"A subtle piece of business indeed," Gurney said. "Had he sent up the Atreides banner, he'd have had to live by what that meant. Too many observers about. He could've signaled with the Harkonnen flag on his staff - a flat declaration that'd have been. But, no - he sends up the CHOAM rag. He's telling the people up there..." Guerney pointed toward space. "...where the profit is. He's saying he doesn't care if it's an Atreides here or not."

-Frank Herbert, Dune, p 452

This one book has done so much in shaping my worldview; I get new things out of it every time I go through. A subtle piece of business, indeed.

Feb. 1st, 2011

Have you heard the Josh Ritter song "Thin Blue Flame"?

If not, take a listen. It's linked right there, takes about ten minutes. The rest of my post will make more sense after you've done so.


Reading a Steven Erikson book is a thousand-page version of Thin Blue Flame, except that the crescendos are not constrained by the volume control on your speakers. He hooks you in with a set of innocent, slow-building incidents. Maybe a little bit of fighting, maybe a little tension, a bit of the supernatural. Then the pieces start to click together. The innocent suffer.

"And this whole thing is headed for a terrible wreck / and like a tragedy, that's what we expect." 

There's a moment of quiet, the eye of the storm, a sudden ebbing as you think that everything could be OK. 

Then the music swells again, the cymbals start up into the background again, and the inevitable drive forward and breaking your heart and a final unsustainable crescendo, bizarrely stretching across three or four chapters, apocalypse and terror and sudden transcendent moments of kindness amidst the pain and horror, but mostly Pyrrhic victories and terrible, terrible loss.

Then the skies clear upon desolation.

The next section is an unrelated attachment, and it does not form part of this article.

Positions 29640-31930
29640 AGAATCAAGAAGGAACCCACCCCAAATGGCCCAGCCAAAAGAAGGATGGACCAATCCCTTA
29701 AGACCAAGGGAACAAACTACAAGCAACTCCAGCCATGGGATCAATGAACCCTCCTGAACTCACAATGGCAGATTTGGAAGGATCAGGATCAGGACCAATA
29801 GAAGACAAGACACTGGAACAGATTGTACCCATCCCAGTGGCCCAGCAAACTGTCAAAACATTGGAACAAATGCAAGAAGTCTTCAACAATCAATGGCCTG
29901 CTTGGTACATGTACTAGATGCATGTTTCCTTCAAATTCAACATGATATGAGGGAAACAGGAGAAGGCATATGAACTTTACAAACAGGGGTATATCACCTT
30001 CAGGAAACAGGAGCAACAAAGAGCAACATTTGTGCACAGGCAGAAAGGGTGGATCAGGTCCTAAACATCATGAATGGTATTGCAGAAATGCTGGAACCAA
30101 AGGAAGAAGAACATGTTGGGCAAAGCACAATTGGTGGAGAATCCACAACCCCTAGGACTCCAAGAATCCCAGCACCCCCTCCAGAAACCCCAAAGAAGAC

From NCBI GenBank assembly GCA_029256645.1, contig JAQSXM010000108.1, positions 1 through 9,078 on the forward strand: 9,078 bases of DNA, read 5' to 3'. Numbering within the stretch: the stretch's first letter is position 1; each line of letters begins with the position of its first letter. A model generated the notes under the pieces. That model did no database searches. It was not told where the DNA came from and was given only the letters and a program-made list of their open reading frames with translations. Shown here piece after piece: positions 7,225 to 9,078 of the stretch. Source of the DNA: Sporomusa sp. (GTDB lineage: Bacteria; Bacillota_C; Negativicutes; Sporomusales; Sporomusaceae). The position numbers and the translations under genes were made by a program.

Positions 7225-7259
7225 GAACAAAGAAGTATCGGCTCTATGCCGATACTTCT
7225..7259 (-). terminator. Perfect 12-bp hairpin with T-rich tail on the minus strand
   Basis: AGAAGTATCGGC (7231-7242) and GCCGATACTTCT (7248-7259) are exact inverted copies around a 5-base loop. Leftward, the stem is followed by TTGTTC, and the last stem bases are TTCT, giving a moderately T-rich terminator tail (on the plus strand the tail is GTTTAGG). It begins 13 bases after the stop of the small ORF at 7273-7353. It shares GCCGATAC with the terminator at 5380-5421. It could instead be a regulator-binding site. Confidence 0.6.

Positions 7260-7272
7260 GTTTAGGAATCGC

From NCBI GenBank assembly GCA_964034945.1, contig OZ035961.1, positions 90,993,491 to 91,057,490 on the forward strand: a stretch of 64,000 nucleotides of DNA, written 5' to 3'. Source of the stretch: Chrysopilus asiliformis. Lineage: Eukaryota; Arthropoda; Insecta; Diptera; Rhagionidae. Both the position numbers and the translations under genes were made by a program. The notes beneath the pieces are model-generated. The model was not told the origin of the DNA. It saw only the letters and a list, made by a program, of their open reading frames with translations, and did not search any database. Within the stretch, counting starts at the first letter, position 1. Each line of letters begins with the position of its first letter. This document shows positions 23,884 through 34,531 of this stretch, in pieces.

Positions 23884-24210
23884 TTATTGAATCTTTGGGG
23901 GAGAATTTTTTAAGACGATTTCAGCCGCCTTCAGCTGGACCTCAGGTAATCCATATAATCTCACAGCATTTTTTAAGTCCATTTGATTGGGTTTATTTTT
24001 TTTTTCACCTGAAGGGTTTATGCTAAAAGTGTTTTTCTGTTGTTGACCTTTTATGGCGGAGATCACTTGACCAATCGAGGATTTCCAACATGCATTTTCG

And then a sunbeam shines down from the sky, and maybe there is hope after all. 

Jan. 24th, 2011

 So while working on this comment (no, still not done), I realized that in an insurgency, the population is the objective of both sides, as well as being the location where the conflict is fought. I noted this down and felt very proud of myself.

And then I realized that David Galula beat me to that punch about 50 years ago.


Roll Ti---er, what?

Next time I have to give an Inspirational Speech in the BSG boardgame, I know how it's gonna go...

Covering All The Bases

A greeting presented by some folks in the Steven Erikson book "Toll the Hounds" (non-spoilery):

The elder one, on the right, now held up both hands, palms outward, and said in archaic Daru, 'Master of the Wolf-Horses, welcome. Do not kill us. Do not rape our women. Do not steal our children. Leave us with no diseases. Leave us our g'athend horses-of-the-rock, our mute dogs, our food and our shelters, our weapons and our tools. Eat what we give you. Drink what we give you. Smoke what we give you. Thank us for all three. Grant your seed if a woman comes to you in the night, kill all vermin you find. Kiss with passion,  caress with tenderness, gift us with the wisdom of your years but none of their bitterness. Do not judge and you will not be judged. Do not hate, do not fear, and neither will we hate or fear you. Do not invite your wolf-horses into our camp, lest they devour us and all our beasts. Welcome, then, wanderer, and we will tell you of matters, and show you other matters. We are the Kindaru, keepers of the horses-of-the-rock, the last clan left in all Lama Teth Andath - the grasses we have made so that trees do not reach high to steal the sky. Welcome. You need a bath.'

To such a greeting, Traveller could only stand, silent, bemused, torn between laughter and weeping. 


Not there, wish I was; eh, next time.

Good Hunting to all those there! Also, the Toad's List puzzle is the best thing ever. :D

(Offhand, I got 14/23 of the items definitively, and would get an additional 3 if I checked Wikipedia.)


 It was the year of fire.
The year of destruction.
The year we took back what was ours.
It was the year of rebirth.
The year of great sadness.
The year of pain.
And a year of joy.
It was a new age.
It was the end of history.
It was the year everything changed. 

Happy New Year, everyone. 

Dec. 14th, 2010

Well. That's one final down.

Just turned in the exam with ~2 minutes to spare.


Dec. 13th, 2010

 Marching into my first final. International Human Rights. 24-hour takehome.

See you folks on the other side.

superbeast/the thousandth landing/prelude to war/fear of the dark